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Tuesday, June 07, 2022
The National - Why investing in emerging markets can lead to mixed results
China’s decision to reopen its economy has provided a rare piece of positive economic news in this troubled year, especially for emerging markets.
Almost every corner of the world is finding the going tough, but some emerging market countries are finding it notably hard as rising energy and food prices threaten food insecurity and global hunger.
Yet, others have done relatively well, particularly commodity exporters as the prices of oil, gas, metals and minerals rise steeply.
Emerging markets may have slipped off the radar of many investors, after the heyday of the so-called Brics in the years before the 2008 financial crisis.
Sleeping giants Brazil, Russia, India and China threatened to become economic superpowers, but after the early excitement, the road has proven slow and bumpy.
Emerging market countries struggled in the wake of the financial crisis as debt levels increased and were hard hit by the Covid-19 pandemic, too.
China is living up to its early promise and is now the world’s second-biggest economy, totalling 18.62 per cent of global gross domestic product (GDP) in 2021.
India is stuck at 6.99 per cent of global GDP while Brazil (2.35 per cent) and Russia (3.07 per cent and shrinking fast) still have a long way to go.
War in Ukraine, food shortages, rampant inflation and continued Covid-19 lockdowns were the last thing emerging markets needed. Especially since it was accompanied by a rocketing US dollar, which makes the cost of servicing their dollar-denominated debts even more expensive.
If an increasingly hawkish US Federal Reserve increases interest rates as expected to curb inflation, their debt burdens will only become more onerous.
Russia’s military offensive in Ukraine has thrown equity and bond markets into turmoil worldwide, but it is in emerging markets where the effects will be most long-lasting, says Sabrina Khanniche, senior economist at Pictet Asset Management.
The most obvious victim is Russia, whose domestic output will shrink by at least 6 per cent this year, she says.
Turkey, central and eastern European countries and the Baltic states are heavily exposed to the war because of their geographical proximity.
“India and the Philippines are also vulnerable, given their dependence on commodity imports,” Ms Khanniche says.
India is the world’s third-largest consumer of oil and imported 84 per cent of its needs in 2021, according to its Ministry of Commerce and Industry.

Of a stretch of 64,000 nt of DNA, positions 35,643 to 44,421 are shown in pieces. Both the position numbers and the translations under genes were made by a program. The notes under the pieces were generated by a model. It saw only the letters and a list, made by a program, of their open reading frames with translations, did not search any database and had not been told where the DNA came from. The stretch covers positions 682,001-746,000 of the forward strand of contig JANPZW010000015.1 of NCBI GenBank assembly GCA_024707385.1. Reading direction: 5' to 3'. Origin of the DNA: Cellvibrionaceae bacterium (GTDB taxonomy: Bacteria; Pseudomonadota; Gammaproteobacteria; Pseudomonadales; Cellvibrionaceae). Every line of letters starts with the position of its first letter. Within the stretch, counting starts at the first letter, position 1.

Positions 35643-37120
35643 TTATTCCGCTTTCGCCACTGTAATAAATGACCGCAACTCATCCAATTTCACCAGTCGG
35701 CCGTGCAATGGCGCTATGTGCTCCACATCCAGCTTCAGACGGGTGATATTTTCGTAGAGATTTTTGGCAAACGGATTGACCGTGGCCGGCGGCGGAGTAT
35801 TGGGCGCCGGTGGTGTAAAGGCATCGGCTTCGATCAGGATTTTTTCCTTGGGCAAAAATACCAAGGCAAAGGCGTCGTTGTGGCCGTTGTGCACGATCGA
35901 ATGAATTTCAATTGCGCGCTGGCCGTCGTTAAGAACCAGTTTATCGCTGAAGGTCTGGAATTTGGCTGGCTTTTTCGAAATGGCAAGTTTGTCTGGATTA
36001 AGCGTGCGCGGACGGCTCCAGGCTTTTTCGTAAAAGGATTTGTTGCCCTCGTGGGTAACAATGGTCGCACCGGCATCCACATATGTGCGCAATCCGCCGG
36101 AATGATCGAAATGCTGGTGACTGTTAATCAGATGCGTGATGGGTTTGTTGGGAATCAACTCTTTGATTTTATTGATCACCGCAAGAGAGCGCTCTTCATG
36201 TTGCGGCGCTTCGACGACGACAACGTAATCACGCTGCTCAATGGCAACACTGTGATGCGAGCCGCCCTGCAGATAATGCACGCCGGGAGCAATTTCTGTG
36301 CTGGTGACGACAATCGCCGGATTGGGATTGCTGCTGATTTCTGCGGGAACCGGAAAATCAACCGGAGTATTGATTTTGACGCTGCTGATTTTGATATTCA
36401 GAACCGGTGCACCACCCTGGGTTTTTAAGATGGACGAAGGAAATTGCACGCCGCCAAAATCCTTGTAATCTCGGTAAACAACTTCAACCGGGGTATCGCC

Taiwan, which imports 83 per cent of its oil consumption, Thailand (65 per cent) and Turkey (53 per cent) are similarly exposed.
Yet, rising commodity prices have boosted many Latin American countries, with the region among the best performing this year.
The MSCI Brazil Index is up 17.28 per cent this year, as the country’s stock markets rebound after a tough 2021. Colombia is up 19.62 per cent, Peru 11.5 per cent and Mexico 10.48 per cent so far this year.
Global supply disruptions and continuing Covid-19 restrictions means today’s mixed picture will continue, Chaddy Kirbaj, vice director at Swissquote Bank Dubai, says.
“Growth will be weaker than expectations due to increased energy prices and high food costs,” he says.
Inflation is the biggest worry, now topping 12 per cent in Brazil, more than 50 per cent in Argentina, and an incredible 70 per cent in Turkey.
“The sociopolitical situation brought forth by these fragile economies in Asia, Africa and South America should not be ignored, as soaring food prices and higher living costs may lead to political turmoil,” Mr Kirbaj says.
China imports about 60 per cent of its oil but its financials are strong enough to take the hit, Mr Kirbaj says.
“The country has a current account surplus of $315 billion, a surplus trade balance and more than $3 trillion in foreign reserves,” he says.
The Bloomberg Commodity Index is up 34.95 per cent so far this year, which is good news for oil producers, he says.
“Saudi Arabia and the United Arab Emirates will enjoy better financials, higher government spending and lower budget deficits as a result,” says Mr Kirbaj.
Both countries are looking strong right now, says Stephane Monier, chief investment officer at Lombard Odier Private Bank.
“Rising oil revenues and health budget surpluses should help Gulf countries fund the switch to diversify their economies, especially since oil prices look set to stay high for the next five to 10 years.”
Many investors have gained exposure to emerging markets by putting their money into a broad-based exchange-traded fund (ETF) covering many different countries.
This year has also shown how emerging markets are vulnerable to an oil price shock and it may trigger a long-term shift in energy policy, Charles Jennings, fund manager of Utilico Emerging Markets Trust, says.
“The war’s impact on trade relations and energy prices has highlighted the need for a structural shift in national energy security, with a focus on investment towards building and improving renewables infrastructure.”
As well as cutting carbon emissions, renewables could provide the emerging world with cheap, clean, secure and reliable energy, Mr Jennings says.
That could help emerging markets escape the commodity trap, but once again, getting there will be a long and bumpy road.
Most investors will want some exposure to emerging markets, but they should choose their countries carefully and limit their exposure to a relatively small part of their portfolio.Source: